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I’m pleased to be a #dovemenpartner with @dovemencare to talk about the importantance of #paternityleave. . . I’m very lucky to be with my kids more than most men. It’s perhaps the #1 reason why I do what I do. The time flies by (cliche but true alert) and I want to enjoy it as much as I can. When Caleb was born in 2013, it was the first time I was able to stay home and be around, and it was life changing. . . Did you know only 15% of American companies offer paid paternity leave? Maybe that’s why 73% of US dads agree there is little workplace support for fathers. . . To meet an urgent need, @dovemencare is launching the $1 million Dove Men+Care Paternity Leave Fund, encouraging men without paid leave to apply for a $5,000 grant. This is literally money baby. . . Visit dovemencare.com/pledge to show support and take the #PaternityLeavePledge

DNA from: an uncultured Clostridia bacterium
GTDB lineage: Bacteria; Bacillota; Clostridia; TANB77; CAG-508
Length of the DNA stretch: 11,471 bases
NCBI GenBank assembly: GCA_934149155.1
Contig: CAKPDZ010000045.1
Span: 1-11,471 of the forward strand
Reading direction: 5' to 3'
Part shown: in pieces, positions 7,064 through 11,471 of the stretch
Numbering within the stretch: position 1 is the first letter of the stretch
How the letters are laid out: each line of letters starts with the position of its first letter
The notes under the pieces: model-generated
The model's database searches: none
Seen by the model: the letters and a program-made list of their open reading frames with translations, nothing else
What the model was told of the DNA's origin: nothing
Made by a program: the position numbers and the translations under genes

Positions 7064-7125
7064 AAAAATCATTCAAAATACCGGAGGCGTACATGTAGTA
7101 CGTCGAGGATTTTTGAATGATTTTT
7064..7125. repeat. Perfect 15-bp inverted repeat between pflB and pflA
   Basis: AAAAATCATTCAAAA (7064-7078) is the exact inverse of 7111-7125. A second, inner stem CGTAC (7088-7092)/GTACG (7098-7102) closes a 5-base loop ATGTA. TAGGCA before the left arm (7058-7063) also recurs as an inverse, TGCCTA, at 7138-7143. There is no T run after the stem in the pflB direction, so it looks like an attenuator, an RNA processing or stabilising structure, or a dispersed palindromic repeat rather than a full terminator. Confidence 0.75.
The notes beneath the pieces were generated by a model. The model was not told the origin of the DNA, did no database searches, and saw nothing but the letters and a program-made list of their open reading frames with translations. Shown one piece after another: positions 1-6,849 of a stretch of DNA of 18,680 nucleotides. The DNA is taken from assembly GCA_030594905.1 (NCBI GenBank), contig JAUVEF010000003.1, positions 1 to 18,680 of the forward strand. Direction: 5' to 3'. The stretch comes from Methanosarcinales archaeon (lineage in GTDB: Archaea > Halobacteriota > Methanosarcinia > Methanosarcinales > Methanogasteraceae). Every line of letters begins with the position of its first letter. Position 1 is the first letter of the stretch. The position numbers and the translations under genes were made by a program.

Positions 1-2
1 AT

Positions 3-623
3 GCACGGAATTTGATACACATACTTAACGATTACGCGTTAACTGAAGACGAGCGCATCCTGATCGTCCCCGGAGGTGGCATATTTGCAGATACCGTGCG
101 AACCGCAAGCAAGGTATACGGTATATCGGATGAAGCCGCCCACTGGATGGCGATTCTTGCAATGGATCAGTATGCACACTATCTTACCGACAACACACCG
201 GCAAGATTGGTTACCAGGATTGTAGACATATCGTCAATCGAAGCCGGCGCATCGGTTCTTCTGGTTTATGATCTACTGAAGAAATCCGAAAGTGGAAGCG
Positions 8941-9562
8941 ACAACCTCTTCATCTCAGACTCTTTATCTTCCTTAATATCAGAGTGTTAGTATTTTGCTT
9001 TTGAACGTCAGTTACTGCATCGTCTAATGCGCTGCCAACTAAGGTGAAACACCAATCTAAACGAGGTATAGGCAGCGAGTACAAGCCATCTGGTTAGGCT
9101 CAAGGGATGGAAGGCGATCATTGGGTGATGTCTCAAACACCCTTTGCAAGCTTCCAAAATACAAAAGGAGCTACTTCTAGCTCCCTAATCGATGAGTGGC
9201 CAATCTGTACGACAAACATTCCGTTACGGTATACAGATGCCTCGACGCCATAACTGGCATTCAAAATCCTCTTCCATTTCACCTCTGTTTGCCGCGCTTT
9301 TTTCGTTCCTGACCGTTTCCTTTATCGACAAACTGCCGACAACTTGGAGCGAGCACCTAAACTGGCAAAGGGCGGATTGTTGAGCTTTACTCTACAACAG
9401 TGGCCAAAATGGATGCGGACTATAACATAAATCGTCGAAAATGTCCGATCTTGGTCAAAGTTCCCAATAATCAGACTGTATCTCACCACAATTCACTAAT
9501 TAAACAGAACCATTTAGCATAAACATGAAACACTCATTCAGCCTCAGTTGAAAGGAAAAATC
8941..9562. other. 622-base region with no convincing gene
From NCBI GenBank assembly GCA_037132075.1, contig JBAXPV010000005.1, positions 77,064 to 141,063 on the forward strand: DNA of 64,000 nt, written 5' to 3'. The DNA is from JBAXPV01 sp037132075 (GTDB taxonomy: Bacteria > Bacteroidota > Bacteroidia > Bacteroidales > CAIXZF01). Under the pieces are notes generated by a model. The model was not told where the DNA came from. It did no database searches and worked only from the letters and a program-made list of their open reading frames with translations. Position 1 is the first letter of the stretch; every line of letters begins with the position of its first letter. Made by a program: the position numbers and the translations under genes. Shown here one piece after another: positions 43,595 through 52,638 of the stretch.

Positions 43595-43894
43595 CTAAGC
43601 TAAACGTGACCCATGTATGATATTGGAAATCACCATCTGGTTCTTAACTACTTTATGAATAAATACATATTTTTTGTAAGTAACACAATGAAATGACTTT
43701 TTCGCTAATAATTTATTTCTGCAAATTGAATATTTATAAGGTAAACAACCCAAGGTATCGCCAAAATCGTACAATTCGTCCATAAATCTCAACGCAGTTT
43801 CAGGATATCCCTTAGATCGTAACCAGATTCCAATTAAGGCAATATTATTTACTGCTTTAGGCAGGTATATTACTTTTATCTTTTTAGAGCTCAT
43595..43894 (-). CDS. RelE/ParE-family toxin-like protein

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“I think the most difficult part of being a SAHD has to be balancing my work (blogging, etc.) with the kid’s schedule (driving them around) and having them understand the need for both,” Bill of Guy & the Blog tells SheKnows. “It’s also very difficult for me at times to just drop my work right in the middle to go pick them up at school or to an activity. I just can never seem to focus on one task and ‘get in the groove.’ However, it’s this juggling that makes it really worthwhile and keeps it interesting and exciting for me. I’m never really settled, and that’s mostly a good thing. Mostly.”